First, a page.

Agios Oros, the holy mountain of the Orthodox world, is a place of peace and reflection, geared totally to a monastic way of life. In actual fact, it is ruled over by a woman, even though it is now only accessible to men. The Holy Mother of God is...
Archive for category: Did You Know?
We have all heard the comments that a piece of two of dark chocolate are purportedly good for one’s health, but did you know that in 1775 a Venetian published a dissertation praising the health benefits of chocolate? Well, here is a little about that dissertation…. In 1775, Giovanni...
Gaspard Bouis was born in Besse-sur-Issole on 9 February 1757. It was during a visit to the village by recruiting seageants that Gaspard, no doubt under the influence of alcohol typically employed by the military in those time, signed up fro the French army. The following day, once the...
With some nostalgia, Rome occasionally commemorates Angelo Valiani, a character who made his name at the end of the 19th century as a master of the cold buffet, first at the station of his native town of Orbetello, later in Grosseto, and finally also in Rome. His speciality was...
This piece is attributed to Francesco Michele Tramezzino, Venetian printers, as well as friends and publishers of the famed Bartolomeo Scappi on the publishing of his 1570 Opera – The Art and Craft of the Modern Cook – and is worth sharing… “To the Readers The main purpose of good...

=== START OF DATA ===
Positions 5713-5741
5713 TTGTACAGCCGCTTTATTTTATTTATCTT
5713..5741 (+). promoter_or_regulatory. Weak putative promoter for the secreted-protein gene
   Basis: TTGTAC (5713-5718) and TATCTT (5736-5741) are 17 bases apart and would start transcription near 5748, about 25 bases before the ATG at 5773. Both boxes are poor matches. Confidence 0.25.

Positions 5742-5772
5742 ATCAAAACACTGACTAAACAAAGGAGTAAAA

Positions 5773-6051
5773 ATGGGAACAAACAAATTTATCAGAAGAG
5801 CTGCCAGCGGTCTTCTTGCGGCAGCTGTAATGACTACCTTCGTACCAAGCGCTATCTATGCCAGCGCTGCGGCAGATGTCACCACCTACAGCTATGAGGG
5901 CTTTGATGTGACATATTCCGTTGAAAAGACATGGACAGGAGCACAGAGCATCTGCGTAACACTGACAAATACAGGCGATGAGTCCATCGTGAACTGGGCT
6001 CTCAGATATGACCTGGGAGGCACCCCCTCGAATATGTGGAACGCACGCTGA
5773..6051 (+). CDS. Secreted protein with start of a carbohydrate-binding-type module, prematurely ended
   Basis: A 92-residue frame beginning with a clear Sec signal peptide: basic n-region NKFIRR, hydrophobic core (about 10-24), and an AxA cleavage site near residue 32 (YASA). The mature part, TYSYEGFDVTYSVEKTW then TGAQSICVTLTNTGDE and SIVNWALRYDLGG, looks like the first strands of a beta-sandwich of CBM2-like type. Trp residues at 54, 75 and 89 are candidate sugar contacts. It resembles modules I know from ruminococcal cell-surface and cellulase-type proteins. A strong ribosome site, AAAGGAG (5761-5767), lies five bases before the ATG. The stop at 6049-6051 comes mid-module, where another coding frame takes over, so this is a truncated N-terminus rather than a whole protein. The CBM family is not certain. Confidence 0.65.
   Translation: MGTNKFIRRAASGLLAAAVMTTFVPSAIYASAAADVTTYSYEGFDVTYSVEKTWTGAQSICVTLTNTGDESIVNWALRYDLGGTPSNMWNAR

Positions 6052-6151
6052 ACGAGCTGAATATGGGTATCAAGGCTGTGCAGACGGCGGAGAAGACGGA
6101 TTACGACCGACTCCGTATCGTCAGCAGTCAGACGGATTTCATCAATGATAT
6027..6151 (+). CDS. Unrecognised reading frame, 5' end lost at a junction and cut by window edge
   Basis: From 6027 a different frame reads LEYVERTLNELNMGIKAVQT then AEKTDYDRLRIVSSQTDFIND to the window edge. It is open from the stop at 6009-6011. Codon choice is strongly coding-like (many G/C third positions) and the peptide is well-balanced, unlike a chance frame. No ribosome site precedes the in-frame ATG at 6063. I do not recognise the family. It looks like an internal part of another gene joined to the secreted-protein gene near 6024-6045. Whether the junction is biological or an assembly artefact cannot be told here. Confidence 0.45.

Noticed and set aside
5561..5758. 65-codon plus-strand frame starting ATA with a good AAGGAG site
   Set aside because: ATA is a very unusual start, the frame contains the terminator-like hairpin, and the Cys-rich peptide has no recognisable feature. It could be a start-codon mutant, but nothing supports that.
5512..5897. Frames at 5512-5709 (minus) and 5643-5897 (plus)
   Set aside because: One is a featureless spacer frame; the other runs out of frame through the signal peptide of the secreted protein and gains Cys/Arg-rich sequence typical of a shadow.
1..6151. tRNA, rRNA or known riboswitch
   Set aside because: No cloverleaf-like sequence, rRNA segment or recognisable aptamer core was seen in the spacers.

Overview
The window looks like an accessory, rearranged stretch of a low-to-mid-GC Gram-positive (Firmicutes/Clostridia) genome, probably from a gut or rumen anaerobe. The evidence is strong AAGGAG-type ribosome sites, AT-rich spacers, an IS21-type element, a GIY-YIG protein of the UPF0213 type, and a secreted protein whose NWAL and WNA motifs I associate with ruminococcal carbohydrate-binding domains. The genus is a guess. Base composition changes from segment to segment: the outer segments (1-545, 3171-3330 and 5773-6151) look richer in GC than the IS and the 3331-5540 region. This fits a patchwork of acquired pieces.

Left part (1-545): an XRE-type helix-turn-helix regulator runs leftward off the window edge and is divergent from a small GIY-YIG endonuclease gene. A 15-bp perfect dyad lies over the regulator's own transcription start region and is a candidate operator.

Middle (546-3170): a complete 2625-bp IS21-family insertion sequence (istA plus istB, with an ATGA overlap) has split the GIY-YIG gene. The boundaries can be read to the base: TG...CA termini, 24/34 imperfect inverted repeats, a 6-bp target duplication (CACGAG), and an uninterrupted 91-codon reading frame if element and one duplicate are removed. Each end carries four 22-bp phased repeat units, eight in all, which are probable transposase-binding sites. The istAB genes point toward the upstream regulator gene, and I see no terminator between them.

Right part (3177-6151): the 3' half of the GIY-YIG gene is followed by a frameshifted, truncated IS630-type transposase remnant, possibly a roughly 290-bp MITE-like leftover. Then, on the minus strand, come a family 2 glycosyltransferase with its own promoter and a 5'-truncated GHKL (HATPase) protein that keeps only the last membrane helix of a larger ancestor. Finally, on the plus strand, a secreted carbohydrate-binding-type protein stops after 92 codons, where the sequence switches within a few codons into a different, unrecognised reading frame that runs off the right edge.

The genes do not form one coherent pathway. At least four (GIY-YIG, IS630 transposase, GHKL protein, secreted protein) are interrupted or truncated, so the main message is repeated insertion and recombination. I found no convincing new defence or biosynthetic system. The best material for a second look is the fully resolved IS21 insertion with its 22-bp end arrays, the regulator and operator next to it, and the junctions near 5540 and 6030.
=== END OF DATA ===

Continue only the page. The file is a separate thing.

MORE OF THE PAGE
Domenico Romoli, a contemporary of Bartolomeo Scappi (see a previous blog entry), first had published in 1560 his Singolare dottrina which was an accumulation, much like Scappi’s work, of his professional knowledge and wisdom in the keeping of a house. In Book 1 of this work which he is writing to a younger...
When Nero died in 68AD, his successors strived to eliminate the last traces of his extraordinary palace on the Esquiline, the famous Domus Aurea (Golden House). The rooms, glittering with gold and precious stones and decorated with frescoes, marble sculptures and multi-coloured stucco, were looted and then buried up...
As you all know, traditional fare at Christmas throughout Italy is the famous panettone, the vanilla flavoured sugarloaf baked with raisins and other dried fruits. Although various legends have tried unconvincingly to explain its origin, panettone unquestionably originated in Milan. Founded by the Insubi Celts around 600BC, Mediolano, as...
Guérande sea salt As long as 2700 years ago, salt was being extracted on the Guérande peninsula, in the southern tip of Brittany, near the Loire estuary. In the distant past clay containers full of salt water were heated in ovens until salt was produced. The Romans obtained...
(Painting by Peter Paul Rubens 1636 – Vulcan forging the thunderbolts of Jove.) Here is a little about the mythology around Hephaestus (Vulcan), the Greek God of Fire…. When Hera gave birth to Hephaestus and discovered he was lame, she reluctantly threw him down from heaven into the sea....
Welcome to my love affair with the food, wine, history and culture of the Mediterranean, past and present. Here you will find not only recipes, drinks and fabulous products, but the history of the food and culture of the Mediterranean.
My purpose is to get you to explore and experience new tastes and along the way to immerse yourself in the wonderful history of this diverse and wonderful region – from Venice to Istanbul, Rome to Dubrovnik, Athens to Crete and all places in between and in the surrounds. Be prepared to be surprised, delighted and enthralled as you take this trip with me.
- A wonderful Greek chicken dish to share – Kotopoulo Tiganito
- Pollo Al Sugo Con I ‘Rocchini’ – A wonderful dish from Pisa
- Barcos Rabelos – the symbol of port wine in Porto
- A miraculous potion containing dried wine lees…..
- The Most Expensive Bottle of Wine Ever Broken??
- Pacharán – the sloe liqueur from Navarra
- Sidra – apple cider from Asturias, Spain
- Paolo Uccello’s Clock
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